The Department of Justice worked to actively discourage Congress from enacting protections for medical marijuana patients, according to a memo leaked in early August.
The memo shows the DOJ issued “talking points” about MMJ to members of Congress in the weeks leading up to a major vote last year. In that vote, Congress passed new rules barring the DOJ from interfering with medical weed in states where it’s legal.
The talking points were “intended to discourage” passage of the first MMJ bill in May 2014. That law prevents the DOJ from using federal funds to interfere with medical pot in California and other states that allow it. Later amendments added further restrictions.
Officials at the DOJ worried the laws might overreach and stop the DEA, the FBI, and other federal agencies from enforcing the law. Cannabis remains illegal for any use under federal anti-drug statutes.
The leaked memo, drafted in February, revealed that the DOJ was concerned the new rules could “limit or possibly eliminate the Department’s ability to enforce federal law in recreational marijuana cases as well.”
DOJ ignored new rules
But once the laws passed, the DOJ decided to stop fighting. Instead, officials decided, they would simply ignore the new rules. The DOJ said it no longer reads the laws as “placing any limitations on our ability to investigate and prosecute crimes involving recreational marijuana.”
The lawmakers behind the bills refuted that claim, saying the DOJ is simply breaking the law by continuing with criminal prosecutions against MMJ providers, especially in California.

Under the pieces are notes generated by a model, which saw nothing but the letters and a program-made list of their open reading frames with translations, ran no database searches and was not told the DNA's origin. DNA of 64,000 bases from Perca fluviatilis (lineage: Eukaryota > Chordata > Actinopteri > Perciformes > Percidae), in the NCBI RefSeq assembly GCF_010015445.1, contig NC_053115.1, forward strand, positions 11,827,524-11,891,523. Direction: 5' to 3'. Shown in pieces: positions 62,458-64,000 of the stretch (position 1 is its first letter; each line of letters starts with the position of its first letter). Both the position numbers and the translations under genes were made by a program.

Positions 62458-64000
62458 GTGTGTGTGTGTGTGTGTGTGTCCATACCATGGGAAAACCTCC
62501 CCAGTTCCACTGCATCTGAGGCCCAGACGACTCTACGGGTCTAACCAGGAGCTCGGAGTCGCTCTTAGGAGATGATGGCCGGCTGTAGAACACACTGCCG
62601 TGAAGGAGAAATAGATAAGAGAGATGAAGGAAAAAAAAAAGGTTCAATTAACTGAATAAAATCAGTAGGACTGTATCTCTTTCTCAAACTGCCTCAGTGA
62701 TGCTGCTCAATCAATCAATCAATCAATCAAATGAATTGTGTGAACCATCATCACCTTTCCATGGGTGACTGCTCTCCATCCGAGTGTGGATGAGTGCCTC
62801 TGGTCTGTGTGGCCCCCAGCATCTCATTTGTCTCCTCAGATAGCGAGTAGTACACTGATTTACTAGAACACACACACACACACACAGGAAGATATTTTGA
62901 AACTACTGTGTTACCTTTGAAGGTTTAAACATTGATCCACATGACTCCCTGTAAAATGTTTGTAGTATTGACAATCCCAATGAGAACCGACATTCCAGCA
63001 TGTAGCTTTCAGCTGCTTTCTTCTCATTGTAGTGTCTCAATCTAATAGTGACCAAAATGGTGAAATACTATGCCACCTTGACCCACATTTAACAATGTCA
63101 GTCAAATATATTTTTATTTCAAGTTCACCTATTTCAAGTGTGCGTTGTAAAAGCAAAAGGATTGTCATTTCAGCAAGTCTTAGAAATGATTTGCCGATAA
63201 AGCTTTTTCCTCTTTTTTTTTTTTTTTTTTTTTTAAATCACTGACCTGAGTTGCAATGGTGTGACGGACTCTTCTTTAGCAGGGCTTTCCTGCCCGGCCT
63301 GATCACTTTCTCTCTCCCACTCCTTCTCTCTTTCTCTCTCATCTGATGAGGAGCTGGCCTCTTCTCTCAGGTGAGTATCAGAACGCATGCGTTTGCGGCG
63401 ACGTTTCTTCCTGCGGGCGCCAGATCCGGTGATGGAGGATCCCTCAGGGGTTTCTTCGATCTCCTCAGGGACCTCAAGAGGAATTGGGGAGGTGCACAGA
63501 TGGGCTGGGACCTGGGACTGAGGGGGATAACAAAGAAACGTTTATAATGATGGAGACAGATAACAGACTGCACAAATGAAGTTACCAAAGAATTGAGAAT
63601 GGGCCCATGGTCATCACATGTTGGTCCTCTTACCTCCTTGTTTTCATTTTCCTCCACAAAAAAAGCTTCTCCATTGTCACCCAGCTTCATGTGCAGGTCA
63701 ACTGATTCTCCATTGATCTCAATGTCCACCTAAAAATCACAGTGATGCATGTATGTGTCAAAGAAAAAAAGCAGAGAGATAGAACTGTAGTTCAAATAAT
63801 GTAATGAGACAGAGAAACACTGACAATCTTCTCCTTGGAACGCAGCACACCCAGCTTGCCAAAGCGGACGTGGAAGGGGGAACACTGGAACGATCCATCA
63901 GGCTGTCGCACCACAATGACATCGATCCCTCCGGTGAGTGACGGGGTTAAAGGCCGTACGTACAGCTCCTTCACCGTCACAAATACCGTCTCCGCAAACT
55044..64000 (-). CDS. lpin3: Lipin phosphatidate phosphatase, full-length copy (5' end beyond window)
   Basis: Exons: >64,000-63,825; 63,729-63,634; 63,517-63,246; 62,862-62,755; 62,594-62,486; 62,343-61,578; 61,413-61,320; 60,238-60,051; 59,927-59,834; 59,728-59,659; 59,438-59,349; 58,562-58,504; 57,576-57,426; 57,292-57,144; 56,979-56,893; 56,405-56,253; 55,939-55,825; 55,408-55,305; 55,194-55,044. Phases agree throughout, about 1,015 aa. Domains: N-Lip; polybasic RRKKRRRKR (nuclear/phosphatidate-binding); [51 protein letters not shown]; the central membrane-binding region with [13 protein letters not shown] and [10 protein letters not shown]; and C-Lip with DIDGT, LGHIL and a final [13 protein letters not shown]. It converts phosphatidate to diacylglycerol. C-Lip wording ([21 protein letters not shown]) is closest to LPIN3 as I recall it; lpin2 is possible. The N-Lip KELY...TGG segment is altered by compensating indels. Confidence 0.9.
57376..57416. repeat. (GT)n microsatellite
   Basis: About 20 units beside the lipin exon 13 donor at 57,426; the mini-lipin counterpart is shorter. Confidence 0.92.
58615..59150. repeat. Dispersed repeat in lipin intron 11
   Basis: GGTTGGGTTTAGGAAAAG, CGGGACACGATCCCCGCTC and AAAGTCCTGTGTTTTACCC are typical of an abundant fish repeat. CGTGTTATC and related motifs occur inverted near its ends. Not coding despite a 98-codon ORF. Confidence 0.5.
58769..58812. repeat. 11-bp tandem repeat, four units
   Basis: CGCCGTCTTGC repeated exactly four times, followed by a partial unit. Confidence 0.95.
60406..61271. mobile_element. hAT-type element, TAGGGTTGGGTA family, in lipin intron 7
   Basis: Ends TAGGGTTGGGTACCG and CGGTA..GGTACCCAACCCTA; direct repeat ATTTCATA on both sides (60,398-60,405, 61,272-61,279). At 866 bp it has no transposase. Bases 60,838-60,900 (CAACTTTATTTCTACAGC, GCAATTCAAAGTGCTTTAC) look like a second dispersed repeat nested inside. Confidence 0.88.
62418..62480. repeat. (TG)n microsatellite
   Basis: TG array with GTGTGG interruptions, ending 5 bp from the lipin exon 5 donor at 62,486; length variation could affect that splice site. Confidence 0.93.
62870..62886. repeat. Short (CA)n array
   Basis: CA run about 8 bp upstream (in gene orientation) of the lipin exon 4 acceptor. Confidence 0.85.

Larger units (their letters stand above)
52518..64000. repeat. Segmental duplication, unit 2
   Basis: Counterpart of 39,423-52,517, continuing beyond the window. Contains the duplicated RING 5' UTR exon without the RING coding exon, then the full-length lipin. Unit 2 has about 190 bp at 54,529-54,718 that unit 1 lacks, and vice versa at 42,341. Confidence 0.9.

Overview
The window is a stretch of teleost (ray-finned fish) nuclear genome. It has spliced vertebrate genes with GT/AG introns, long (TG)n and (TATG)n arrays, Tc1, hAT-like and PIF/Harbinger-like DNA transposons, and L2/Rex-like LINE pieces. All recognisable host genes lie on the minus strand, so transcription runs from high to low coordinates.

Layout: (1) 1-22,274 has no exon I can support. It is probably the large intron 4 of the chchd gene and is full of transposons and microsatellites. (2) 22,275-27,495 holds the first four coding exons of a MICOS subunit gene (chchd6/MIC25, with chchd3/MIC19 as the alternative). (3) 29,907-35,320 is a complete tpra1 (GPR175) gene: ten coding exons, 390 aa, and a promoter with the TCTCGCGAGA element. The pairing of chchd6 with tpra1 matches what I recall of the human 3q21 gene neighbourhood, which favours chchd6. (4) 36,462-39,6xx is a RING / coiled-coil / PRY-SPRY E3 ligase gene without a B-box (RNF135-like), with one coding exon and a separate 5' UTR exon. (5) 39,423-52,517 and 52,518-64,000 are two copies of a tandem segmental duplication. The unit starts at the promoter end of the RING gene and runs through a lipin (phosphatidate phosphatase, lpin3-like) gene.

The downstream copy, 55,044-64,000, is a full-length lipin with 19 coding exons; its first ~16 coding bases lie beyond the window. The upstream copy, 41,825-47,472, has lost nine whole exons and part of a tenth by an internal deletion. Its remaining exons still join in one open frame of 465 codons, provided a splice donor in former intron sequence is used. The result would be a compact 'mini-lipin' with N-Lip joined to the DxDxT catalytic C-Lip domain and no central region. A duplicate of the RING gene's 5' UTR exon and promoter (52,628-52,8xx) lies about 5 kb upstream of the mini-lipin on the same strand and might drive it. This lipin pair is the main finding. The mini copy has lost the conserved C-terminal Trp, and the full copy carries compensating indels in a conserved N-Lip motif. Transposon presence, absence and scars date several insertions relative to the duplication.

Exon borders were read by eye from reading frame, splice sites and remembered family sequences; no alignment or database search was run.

Recent events have not been kind to those prosecutions or the officials behind them. The notorious U.S. attorney for the San Francisco Bay Area quit her post in early August; she gave no reason, but her long-running attempts to shutter pot shops likely played a role.
In Washington State, a jury recently acquitted a family accused of breaking federal law by growing medical marijuana at home. Another MMJ patient was acquitted in Florida. They were the first verdicts of their kind.
The former head of the DEA, meanwhile, was replaced earlier this year after she got tangled in a scandal involving federal agents, drug traffickers, and Colombian prostitutes. Her successor quickly acknowledged that pot is safer than heroin, an admission the agency had long refused to make.
DOJ failed to mislead new legislation
The DOJ’s talking points ultimately failed to derail the medical weed legislation, but pot proponents complained that the memo proves the department’s arguments were misleading.
“Prior to passage of the appropriations bill, the Department provided Congress with informal talking points addressing the amendment introduced by Rep. Rohrbacher (which became Section 538),” the memo says, referring to the MMJ amendment, which was added to the annual government spending bill in 2014 and again this year. “The talking points were consistent with the approach taken in the memorandum, with the exception that they warned that in states that permitted recreational marijuana, Rep. Rohrbacher’s amendment could, ‘in effect, limit or possibly eliminate the Department’s ability to enforce federal law in recreational marijuana cases as well.’ This suggestion, which was intended to discourage passage of the rider, does not reflect our current thinking. We do not read Section 538 as placing any limitation on our ability to investigate and prosecute crimes involving recreational marijuana.”
Just days before the memo leaked, Rohrbacher and other authors of the pro-marijuana bills sent a letter to the department’s inspector general, demanding an investigation into why DOJ officials continue to ignore the laws.
“The implementation of state law is carried out by individuals and businesses as the state authorizes them to do,” the letter says. “For DOJ to argue otherwise is a tortuous twisting of the text . . . and common sense.”